Prove you're a better rider

If you have taken any advanced motorcycle training then you could qualify for a further discount on your premium as insurers will see you as a more responsible rider.

The Royal Society for the Prevention of Accidents offers an advanced riding test that is designed not only to make you a better rider and reduce the risk of you having a crash, it also gives lessons on how to improve your fuel consumption and reduce wear and tear on your bike.

So as well as lowering the cost of insurance cover it can also help to bring down the overall cost of running and maintaining your motorbike.

The British Motorcycle Federation (BMF) also offers courses such as Rider Plus and Blue Riband Advanced Riders' Award, which must be taken every three years to renew the qualification.

Increase your security

Motorbikes are sometimes seen as a soft target by thieves so it makes sense to fit extra security devices to make it as hard as possible for them to steal yours.

And doing this can also have insurance benefits as many insurers will give you around 10% off your premium for adding things such as immobilisers, heavy duty locks and ground anchors.

If possible you should also keep you bike in a locked garage overnight as this will also make it more difficult for thieves to steal and, in turn, bring down the cost of your cover.

Increasing security is a tried and trusted way to bring down the price of your premium but you must ensure that any security devices fitted are approved by your insurer. If not then you will benefit from improved security but not from a reduced policy price. Many insurers specify Thatcham as their preferred brand of security devices.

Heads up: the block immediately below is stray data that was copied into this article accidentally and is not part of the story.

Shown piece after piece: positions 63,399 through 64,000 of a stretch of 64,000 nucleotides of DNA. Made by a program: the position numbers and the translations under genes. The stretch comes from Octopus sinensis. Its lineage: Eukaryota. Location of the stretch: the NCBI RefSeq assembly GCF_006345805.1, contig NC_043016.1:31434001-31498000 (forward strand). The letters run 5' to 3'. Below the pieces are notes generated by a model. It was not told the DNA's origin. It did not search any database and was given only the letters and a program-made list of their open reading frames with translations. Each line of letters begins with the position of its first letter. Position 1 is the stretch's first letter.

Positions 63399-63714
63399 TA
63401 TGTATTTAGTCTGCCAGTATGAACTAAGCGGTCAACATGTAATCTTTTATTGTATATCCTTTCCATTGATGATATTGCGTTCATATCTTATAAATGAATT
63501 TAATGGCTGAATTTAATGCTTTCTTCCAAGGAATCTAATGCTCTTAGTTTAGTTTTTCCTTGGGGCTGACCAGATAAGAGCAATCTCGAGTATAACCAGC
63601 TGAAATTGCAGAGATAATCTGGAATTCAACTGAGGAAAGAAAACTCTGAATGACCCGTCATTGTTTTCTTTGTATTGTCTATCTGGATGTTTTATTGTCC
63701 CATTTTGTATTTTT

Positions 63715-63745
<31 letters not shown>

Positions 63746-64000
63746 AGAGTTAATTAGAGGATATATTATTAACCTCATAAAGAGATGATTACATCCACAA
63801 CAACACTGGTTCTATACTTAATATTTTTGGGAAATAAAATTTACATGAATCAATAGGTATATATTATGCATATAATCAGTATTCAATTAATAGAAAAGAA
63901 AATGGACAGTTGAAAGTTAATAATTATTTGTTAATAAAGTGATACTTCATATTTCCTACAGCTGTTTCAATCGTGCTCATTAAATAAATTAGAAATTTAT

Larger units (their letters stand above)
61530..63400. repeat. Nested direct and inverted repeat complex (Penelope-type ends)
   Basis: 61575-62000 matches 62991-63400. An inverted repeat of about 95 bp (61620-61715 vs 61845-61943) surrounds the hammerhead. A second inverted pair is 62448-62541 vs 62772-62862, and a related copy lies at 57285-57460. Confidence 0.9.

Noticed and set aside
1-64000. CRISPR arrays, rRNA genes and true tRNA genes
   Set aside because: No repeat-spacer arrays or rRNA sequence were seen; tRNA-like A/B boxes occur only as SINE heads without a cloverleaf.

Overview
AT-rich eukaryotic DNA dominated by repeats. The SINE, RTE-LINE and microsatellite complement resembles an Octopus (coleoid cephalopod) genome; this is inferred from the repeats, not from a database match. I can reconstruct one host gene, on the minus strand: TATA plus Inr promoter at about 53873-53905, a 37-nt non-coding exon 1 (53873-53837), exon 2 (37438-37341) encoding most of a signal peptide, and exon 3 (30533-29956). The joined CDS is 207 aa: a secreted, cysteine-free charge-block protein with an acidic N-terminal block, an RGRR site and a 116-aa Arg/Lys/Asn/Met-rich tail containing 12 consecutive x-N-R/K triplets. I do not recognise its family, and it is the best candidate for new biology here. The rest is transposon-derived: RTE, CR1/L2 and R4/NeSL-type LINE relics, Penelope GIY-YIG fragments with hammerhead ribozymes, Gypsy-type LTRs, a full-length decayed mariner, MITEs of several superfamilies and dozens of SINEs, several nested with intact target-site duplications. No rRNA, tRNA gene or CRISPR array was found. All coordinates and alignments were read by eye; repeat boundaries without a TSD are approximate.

Other tried and trusted ways to bring down the cost of your insurance include reducing the number of miles you cover each year and increasing the voluntary excess you pay.

However, you must ensure that you do not exceed your stated annual mileage as this would invalidate your policy - and be sure that you can afford your excess as not being able to meet this cost could leave you without a bike.

Get the right cover

Although you don't want to be paying more than you have to for your insurance you need to ensure that have the right level of cover to suit your needs, so the cheapest policy may not necessarily be the best option.

For instance, if you were to be involved in an accident would your policy cover you for damage to your leathers, helmet and gloves? If not then you could be left with a hefty bill when you come to replace them.

So make sure that such items are either covered as part of your policy, as part of a separate 'helmet and leather' policy, or check to see it they are covered by your home insurance.

Another option if you only use a small bike for getting to and from work is a 'scoot and commute' policy, which limits the mileage and type of riding you can do.

It is also important that you inform your insurer of any modifications to your bike, be them cosmetic or performance based, as failure to do so could result in your insurance being invalidated.

Please note: Any rates or deals mentioned in this article were available at the time of writing.

 

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About This Author

Les Roberts

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Senior writer